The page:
Kuwait House of National Works. Kuwait (The 1990 Invasion Museum). As 50/20 project manager for the British Embassy at the time (50 years since Independence and 20 since the invasion that I witnessed) I curated the British Embassy section in the museum that is twinned with the RAF Museum and the Tank Museum Bovington. This museum will be rehoused at some stage but for those students of 1990 it is significant.

    Leave a comment:


  • IamRaider
    replied
    Just visited the US National WWI Museum in KC last week. Worth the visit!

    http://theworldwar.org/

    Leave a comment:


  • T. A. Gardner
    replied
    Another private one is this one:

    http://www.desertusa.com/mag99/feb/stories/paton.html

    Leave a comment:


  • TJN006
    replied
    Originally posted by toadman View Post
    The MVTF is no longer a "private" museum. Due to our staffing and location, we still do require appointments for tours. However, they no longer need to be made months in advance. If you are an individual or have just a couple of people, you can usually be scheduled pretty quickly. Please visit our website as listed above and click on the "tours" tab to get the tour reservation process started.

    Chris "toadman" Hughes
    Volunteer docent and offsite events coordinator, Military Vehicle Technology Foundation
    As of January 2014, the museum is no longer active. Much of their vejicle collection is being auctioned off and the best pieces, I presume are being sent to a museum out east (Boston?).

    Very sad to see this place go...

    Leave a comment:


  • Yono
    replied
    Has the Latrun "Yad Lashiryon" Armored museum been mentioned?

    Leave a comment:


  • Sidney Kroenke
    replied
    I have visited quite a few museums, as far as museums on war, I would say the Musée de l'Armée in France is top notch. The old department has a fine collection of ancient armour and weapons from the 13th-17th centuries.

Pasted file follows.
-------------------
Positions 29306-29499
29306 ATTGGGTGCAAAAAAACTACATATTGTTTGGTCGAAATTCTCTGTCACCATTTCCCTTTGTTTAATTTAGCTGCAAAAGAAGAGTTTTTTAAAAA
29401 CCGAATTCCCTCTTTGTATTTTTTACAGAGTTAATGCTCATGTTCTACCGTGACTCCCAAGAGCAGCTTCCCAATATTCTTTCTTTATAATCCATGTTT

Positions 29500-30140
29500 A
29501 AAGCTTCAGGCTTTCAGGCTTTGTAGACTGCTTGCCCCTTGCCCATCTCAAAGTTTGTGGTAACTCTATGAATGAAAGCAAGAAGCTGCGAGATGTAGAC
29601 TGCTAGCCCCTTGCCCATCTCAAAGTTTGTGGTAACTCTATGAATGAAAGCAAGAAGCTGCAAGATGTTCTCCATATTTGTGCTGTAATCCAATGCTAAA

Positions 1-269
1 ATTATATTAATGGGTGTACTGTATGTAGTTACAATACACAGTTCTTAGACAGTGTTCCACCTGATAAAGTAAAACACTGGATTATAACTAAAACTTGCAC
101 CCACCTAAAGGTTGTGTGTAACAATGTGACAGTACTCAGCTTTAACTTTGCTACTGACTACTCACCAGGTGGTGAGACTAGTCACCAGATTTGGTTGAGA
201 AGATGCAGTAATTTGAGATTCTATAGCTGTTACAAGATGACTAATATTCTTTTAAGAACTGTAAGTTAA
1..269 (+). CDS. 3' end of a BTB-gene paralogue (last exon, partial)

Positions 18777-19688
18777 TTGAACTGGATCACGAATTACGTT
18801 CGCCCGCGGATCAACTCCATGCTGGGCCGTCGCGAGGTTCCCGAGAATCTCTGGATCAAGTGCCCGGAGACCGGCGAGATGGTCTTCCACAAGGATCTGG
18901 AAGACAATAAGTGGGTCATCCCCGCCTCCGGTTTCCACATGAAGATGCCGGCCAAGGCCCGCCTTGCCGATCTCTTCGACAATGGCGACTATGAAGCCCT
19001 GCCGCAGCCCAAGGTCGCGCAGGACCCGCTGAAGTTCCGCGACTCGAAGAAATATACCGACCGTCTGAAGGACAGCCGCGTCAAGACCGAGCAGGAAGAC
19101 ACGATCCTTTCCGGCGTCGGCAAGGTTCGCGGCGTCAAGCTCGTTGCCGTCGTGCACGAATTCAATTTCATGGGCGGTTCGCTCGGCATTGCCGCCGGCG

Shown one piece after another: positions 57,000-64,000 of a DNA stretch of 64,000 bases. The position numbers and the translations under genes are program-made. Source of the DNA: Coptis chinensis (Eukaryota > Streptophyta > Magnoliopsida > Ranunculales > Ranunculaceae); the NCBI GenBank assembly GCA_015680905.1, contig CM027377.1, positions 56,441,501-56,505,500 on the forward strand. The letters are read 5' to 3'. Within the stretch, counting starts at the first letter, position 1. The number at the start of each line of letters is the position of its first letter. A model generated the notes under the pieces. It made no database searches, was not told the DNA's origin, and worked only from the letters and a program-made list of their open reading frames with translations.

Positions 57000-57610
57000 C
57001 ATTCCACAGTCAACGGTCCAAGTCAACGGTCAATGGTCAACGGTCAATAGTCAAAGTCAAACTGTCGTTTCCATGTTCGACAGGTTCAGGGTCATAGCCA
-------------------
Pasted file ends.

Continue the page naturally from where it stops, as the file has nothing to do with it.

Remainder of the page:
http://www.musee-armee.fr/en/collect...h-century.html

    Leave a comment:


  • Hanov
    replied
    For those in Europe that like to see a small WW1 site that looks like from yesterday because all those trenches and bunkers were digged/carved into solid rock:

    The "Lingekopf" or "Le Linge" where Germans and French slaughtered each other in 1915.
    http://pierreswesternfront.punt.nl/c...kopf--le-linge
    http://www.linge1915.com/


    Its situated in Alsace, France (GPS-coordinates : N 48.083554 E 7.139994) some 40min drive from the city of Mulhouse. It also comprises a nice museum and as stated above original trenches. It was a very exciting but sad visit.
    For me it was so far the best "trench experience" i had. The sick thing is that they still dig out bodies there, nearly 90 years later...

    Leave a comment:


  • globetrotter
    replied
    The Little Bighorn Battlefield on the Crow Reservation in eastern Montana. Unique in how the markers placed where the 7th Cavalry fell, you can see how the battle developed. Well staffed with Park Service historians who hold some very interesting talks.

    I highly recommend it in late June, as you can see what the battlefield looked like on that day, and Montana is beautiful in June.

    Leave a comment:

Latest Topics

Collapse

Working...
X